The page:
About 86% of food waste comes from fresh produce such as fruits, berries and vegetables. Over the past decade, the pursuit of healthy lifestyles and better diets became a popular trend that has raised the global demand for fresh produce.
However, fresh produce spoils very fast, and around half of the waste is created by retailers and consumers. It is estimated that annual losses of around €200 billion come from fresh produce waste generated by retailers and consumers in the United States and Europe alone.
Most of the available fresh produce packaging in the market comprises sealed containers. They control the gas composition and temperature of the storage environment to extend the shelf life of fruits and vegetables.
“In the case of loose products, as well as vegetables stored in open packages, these methods are usually unsuitable. And consumers don’t have many other means apart from their refrigerator for prolonging the shelf life of vegetables,” says Associate Professor Kirsi Mikkonen from the Faculty of Agriculture and Forestry, University of Helsinki.
The harvesting of fresh vegetables, fruits and berries can be delayed by using FreshTech technology.
FreshTech offers a solution that preserves the taste and nutritional quality of fresh produce more effectively than currently available packaging solutions.
FreshTech offers solutions that target overripening, microbial spoilage, water loss and browning, all at the same time. Conventional technologies, for example, polymer containers, can generally target just one of these challenges at a time to maintain the freshness of fresh produce.
The FreshTech commercialisation project launched at the University of Helsinki aims to minimise food waste by prolonging the shelf life of fresh produce such as fruits, berries and vegetables using a safe and bio-based pad integrated into the fresh produce’s packaging.
The technology, whose patent is pending, is based on an innovation developed at the Faculty of Agriculture and Forestry, University of Helsinki. A combination of three different research areas and ideas precipitated the FreshTech innovation.
“My group was studying different bio-based packages. At that time, Professor Maija Tenkanen was on a research sabbatical. She started to think about new packaging solutions. The third piece of the puzzle was Dr Mari Lehtonen, who had already for some time studied vegetable oils,” says Kirsi Mikkonen.
FreshTech is an ideal solution to support the EU Green Deal, which is targeting a 50% reduction in food waste by 2030. FreshTech can also increase food retailers’ profits, decrease their waste footprint and give consumers more time to utilise their products.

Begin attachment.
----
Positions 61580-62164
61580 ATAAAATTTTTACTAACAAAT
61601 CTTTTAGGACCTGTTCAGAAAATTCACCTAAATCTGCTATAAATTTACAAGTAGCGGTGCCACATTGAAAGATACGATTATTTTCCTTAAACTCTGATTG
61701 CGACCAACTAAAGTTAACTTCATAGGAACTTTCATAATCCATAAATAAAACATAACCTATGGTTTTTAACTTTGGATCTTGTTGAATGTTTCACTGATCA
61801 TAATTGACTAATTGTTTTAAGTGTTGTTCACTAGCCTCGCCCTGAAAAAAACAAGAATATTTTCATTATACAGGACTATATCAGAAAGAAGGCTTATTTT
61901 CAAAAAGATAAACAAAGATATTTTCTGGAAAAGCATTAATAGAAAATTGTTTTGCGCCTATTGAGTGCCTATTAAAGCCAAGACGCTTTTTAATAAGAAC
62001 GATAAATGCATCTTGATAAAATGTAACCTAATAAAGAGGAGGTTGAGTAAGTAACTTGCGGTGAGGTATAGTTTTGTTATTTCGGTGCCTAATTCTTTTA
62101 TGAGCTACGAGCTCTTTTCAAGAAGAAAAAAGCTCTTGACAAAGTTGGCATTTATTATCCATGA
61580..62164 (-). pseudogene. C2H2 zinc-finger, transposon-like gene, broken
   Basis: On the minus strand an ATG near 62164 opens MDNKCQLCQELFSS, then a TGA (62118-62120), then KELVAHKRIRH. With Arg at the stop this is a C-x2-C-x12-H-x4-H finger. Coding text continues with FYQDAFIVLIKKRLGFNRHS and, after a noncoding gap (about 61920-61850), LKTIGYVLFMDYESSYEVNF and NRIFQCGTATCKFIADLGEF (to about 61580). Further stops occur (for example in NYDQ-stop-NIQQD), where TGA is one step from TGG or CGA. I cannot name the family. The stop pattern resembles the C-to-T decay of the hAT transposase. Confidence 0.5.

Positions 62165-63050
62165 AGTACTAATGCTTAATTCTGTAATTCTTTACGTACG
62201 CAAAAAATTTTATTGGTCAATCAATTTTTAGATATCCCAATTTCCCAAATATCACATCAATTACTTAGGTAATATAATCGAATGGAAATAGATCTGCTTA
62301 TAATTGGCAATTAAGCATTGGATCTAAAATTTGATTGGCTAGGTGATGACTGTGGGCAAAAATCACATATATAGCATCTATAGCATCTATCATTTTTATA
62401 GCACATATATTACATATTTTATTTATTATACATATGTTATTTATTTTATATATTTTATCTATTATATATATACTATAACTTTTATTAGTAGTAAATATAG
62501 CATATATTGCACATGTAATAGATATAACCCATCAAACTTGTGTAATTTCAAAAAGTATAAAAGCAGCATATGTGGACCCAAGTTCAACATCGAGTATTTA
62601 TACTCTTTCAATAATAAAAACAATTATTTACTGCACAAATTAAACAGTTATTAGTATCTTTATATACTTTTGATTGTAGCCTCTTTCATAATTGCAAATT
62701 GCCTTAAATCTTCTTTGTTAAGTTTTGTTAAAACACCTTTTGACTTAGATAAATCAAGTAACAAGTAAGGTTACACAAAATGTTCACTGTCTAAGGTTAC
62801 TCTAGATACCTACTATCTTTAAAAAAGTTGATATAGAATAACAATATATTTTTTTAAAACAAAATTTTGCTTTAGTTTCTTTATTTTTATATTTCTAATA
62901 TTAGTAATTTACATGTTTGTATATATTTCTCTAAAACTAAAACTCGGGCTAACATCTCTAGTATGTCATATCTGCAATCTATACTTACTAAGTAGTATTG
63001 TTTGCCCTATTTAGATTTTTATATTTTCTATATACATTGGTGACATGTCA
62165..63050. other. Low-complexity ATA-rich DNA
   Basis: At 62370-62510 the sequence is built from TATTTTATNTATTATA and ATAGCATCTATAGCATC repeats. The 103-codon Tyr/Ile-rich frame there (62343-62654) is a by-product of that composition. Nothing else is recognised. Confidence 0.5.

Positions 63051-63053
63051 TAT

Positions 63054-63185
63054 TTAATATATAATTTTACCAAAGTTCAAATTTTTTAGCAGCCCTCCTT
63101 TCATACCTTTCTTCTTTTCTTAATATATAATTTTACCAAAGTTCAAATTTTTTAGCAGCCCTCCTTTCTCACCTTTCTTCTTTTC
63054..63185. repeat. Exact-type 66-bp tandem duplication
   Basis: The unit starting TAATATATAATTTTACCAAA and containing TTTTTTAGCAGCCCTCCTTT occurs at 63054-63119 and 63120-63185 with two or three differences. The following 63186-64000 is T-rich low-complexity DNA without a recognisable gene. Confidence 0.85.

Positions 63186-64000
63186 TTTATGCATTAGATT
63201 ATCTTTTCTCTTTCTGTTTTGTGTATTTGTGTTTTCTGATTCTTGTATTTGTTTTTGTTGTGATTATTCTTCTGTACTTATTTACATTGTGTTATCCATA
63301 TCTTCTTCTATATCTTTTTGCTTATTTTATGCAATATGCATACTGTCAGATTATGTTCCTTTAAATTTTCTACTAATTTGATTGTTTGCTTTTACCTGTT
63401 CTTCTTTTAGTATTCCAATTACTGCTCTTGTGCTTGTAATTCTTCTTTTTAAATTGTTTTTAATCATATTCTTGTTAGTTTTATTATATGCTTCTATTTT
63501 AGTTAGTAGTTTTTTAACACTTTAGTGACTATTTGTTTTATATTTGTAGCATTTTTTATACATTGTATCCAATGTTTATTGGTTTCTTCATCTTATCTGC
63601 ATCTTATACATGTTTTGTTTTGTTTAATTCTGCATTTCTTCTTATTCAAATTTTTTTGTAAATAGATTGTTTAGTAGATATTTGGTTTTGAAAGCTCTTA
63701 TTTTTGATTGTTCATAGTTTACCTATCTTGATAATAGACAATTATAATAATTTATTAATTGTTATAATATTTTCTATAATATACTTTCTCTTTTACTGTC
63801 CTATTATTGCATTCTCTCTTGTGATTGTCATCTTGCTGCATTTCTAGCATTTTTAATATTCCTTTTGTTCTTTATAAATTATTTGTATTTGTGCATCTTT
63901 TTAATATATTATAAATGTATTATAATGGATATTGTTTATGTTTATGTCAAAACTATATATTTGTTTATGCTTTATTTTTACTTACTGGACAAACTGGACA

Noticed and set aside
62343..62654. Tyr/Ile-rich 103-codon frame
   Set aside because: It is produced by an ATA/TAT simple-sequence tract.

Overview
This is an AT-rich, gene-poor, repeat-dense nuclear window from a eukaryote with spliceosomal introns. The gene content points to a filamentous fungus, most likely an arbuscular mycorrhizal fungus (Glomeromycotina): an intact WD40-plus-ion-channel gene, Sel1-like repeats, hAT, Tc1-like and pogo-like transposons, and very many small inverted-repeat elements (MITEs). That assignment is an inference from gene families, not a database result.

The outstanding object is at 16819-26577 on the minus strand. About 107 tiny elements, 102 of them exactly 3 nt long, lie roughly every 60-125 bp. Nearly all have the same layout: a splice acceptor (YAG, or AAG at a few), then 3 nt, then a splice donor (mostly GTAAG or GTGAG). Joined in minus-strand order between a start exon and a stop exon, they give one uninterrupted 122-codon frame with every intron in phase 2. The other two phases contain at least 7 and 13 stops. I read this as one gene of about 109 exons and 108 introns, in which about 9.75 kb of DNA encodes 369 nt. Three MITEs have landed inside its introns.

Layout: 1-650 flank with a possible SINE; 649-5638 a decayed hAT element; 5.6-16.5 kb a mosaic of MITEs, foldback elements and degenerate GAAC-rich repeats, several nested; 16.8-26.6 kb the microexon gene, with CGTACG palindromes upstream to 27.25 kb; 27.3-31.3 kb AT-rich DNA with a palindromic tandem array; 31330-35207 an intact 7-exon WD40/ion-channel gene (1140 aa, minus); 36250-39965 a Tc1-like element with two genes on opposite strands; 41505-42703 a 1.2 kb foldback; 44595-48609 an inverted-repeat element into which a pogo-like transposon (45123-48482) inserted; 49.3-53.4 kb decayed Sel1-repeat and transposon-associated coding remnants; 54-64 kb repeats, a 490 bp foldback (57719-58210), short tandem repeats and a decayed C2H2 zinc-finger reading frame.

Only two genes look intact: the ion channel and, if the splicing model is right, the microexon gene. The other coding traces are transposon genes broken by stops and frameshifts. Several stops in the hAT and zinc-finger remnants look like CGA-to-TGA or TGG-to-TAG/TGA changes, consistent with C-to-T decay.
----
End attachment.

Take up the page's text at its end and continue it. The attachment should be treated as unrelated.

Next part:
The science behind the FreshTech technology has already been well established with the help of the HiLIFE Proof of Concept grant and the Business Finland Research to Business project. The development of FreshTech technology will continue towards an industrially scalable and commercially viable solution.
As a step in moving forward, FreshTech is looking for collaborators especially to optimise the production: food producers, packaging line and material experts, warehouses, distributers and brands.
At the moment, FreshTech is focusing on berries and fresh-cut products. FreshTech uses a low cost and easily scalable bio-based pad which is integrated into a container. Aside from maintaining the produce’s freshness, the pad can also function as cushion and moisture absorber. FreshTech technology has a great future potential to be integrated into other types of packaging, such as polymer containers as part of the material itself or paper board packaging as a coating.
FreshTech made its first appearance at Slush in 2019. Now, after two years, FreshTech will be presented again at the 2021 Slush event. The team now has a new member to strengthen their expertise on the technical side. FreshTech is also looking for expertise to advance the commercialisation of FreshTech.
This technology has a clear place in the food distribution chain, and FreshTech already has a committed industry partner to initiate the first trial of this technology with their fresh berries.
About 86% of food waste comes from fresh produce such as fruits, berries and vegetables.
The FreshTech commercialisation project aims to minimise food waste by prolonging the shelf life of fresh produce such as fruits, berries and vegetables using a safe and bio-based pad integrated into the fresh produce’s packaging.
We are looking for new partners and application possibilities at every stage of food distribution chain. Reducing food waste is a global mission, which is why we look forward to contacting both domestic and international operators!
Lehtonen, M., Kekäläinen, S., Nikkilä, I., Kilpeläinen, P., Tenkanen, M., & Mikkonen, K. S. (2020). Active food packaging through controlled in situ production and release of hexanal. Food chemistry: X, 5, 100074.